BILL ANALYSIS                                                                                                                                                                                                    



                                                                    AB 2092


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          Date of Hearing:  May 4, 2016


                        ASSEMBLY COMMITTEE ON APPROPRIATIONS


                               Lorena Gonzalez, Chair


          AB  
          2092 (Frazier) - As Introduced February 17, 2016


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          Urgency:  No  State Mandated Local Program:  NoReimbursable:  No


          SUMMARY:


          This bill expands the allowable uses of Abandoned Watercraft  
          Abatement Fund (AWAF) revenues to include the abatement,  
          removal, storage, or disposal of commercial vessels.









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          FISCAL EFFECT:


          Significant increased cost pressure on the AWAF of at least  
          several hundred thousand dollars annually.


          The 2015-16 Budget Act funds the AWAF with a transfer of $1.75  
          million from the Harbors and Watercraft Revolving Fund (HWRF).  
          (The same transfer is proposed for 2016-17.) The current  
          transfer represents a significant increase from the $775,000  
          transferred to AWAF in 2013-14. Even with the increased funding,  
          demand on the fund exceeds available resources, as grant  
          requests exceeded $2.2 million. It should be noted that the  
          HWRF-the fund source for the AWAF-is projected to have a reserve  
          of $102 million at the end of 2016-17.


          COMMENTS:


          1)Background. The AWAF was established in 1998 and is funded  
            with proceeds from vessel fuel taxes, vessel registration  
            fees, yacht and ship broker and sales person licensing fees,  
            as well as fines collected pursuant to laws prohibiting vessel  
            abandonment. The fund is used to provide grants to public  
            agencies for the abatement of non-commercial abandoned  
            vessels, as well as marine debris or any other partially  
            submerged objects that pose a navigation hazard.  According to  
            the Department of Boating and Waterways (DBW), AWAF funds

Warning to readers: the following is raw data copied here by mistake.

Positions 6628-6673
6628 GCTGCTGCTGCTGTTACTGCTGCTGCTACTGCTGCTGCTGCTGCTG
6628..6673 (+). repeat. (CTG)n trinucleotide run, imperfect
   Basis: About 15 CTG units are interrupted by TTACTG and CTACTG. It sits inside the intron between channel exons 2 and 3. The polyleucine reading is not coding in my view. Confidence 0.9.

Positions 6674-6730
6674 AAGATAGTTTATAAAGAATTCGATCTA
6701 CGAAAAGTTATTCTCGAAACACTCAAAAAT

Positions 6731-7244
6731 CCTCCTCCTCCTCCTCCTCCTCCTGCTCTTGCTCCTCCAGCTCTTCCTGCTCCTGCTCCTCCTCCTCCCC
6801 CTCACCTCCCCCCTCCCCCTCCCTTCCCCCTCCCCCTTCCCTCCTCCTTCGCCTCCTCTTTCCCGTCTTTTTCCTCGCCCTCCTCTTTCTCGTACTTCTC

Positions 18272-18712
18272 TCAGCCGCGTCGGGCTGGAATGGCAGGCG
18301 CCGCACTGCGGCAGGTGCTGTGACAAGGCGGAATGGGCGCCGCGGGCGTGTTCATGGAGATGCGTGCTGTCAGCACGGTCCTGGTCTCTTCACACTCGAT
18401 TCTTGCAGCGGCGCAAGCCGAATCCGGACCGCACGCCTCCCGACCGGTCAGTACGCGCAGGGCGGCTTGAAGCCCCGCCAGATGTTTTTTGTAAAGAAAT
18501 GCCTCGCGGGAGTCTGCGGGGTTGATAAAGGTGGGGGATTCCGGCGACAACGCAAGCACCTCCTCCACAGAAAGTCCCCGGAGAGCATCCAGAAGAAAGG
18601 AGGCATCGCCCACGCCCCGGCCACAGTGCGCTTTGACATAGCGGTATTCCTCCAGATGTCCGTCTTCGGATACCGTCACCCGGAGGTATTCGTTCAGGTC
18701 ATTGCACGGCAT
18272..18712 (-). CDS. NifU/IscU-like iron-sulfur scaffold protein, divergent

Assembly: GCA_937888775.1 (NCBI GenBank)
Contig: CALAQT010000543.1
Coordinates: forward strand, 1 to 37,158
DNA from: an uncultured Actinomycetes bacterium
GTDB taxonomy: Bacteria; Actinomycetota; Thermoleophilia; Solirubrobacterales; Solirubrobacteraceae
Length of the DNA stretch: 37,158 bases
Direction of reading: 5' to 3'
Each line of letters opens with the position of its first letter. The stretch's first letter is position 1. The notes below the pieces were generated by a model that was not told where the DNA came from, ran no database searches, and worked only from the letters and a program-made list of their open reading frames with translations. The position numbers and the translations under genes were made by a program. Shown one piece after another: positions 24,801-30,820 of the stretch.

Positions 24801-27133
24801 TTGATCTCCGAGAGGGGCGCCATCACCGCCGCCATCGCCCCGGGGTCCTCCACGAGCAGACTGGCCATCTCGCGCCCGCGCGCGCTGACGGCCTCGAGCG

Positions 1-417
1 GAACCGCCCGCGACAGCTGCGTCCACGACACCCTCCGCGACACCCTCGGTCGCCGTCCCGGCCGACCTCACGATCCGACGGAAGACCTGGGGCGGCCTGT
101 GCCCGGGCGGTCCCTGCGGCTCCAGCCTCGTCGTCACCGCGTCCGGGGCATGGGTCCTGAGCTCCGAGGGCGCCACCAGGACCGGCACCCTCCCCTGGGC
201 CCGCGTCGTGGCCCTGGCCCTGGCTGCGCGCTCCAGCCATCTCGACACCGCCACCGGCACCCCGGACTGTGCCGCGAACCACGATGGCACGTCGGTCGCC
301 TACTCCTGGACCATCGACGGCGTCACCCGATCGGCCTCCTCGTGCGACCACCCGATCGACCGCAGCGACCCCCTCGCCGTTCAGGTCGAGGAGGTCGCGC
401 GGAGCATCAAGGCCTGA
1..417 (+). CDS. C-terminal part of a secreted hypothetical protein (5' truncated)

cannot be used to abate commercial vessels because the fund  
            was created by and revenues collected from recreational  
            boaters for the express use of abating recreational vessels.  


          2)Purpose. According to the sponsor, the California Sheriffs'  
            Association, because only non-commercial abandoned vessels  
            qualify for AWAF grants, and because local jurisdictions  








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            typically lack funds for vessel abatement, many commercial  
            vessels are not promptly removed.  As a result, over time, the  
            vessels sink and disintegrate.  The sponsor notes that once  
            the vessel is submerged and disintegrated, a local  
            jurisdiction can apply for AWAF revenues, because the vessel  
            is then considered "marine debris," and a qualifying use of  
            AWAF revenues. This sponsor contends this is situation is  
            ultimately more costly and environmentally damaging, and  
            argues that it makes more sense to remove vessels that present  
            a strike hazard or environmental impacts regardless of their  
            commercial or non-commercial status.


          3)Opposition. The Recreational Boaters of California (RBOC) is  
            concerned that that opening up boater fuel tax and  
            registration fee revenues in AWAF to abate commercial vessels  
            would quickly deplete the fund since these vessels are  
            significantly more expensive to remove. RBOC argues that,  
            since commercial vessels do not contribute to the fund,  
            recreational vessel abatement should take priority. 


            Also in opposition, a number of private citizens, contend that  
            commercial vessels, while clearly representing a danger on  
            California waterways, are easily identified and, therefore,  
            the owners of these vessels should be required to pay the  
            abatement and clean-up costs.


          Analysis Prepared by:Chuck Nicol / APPR. / (916)  
          319-2081
















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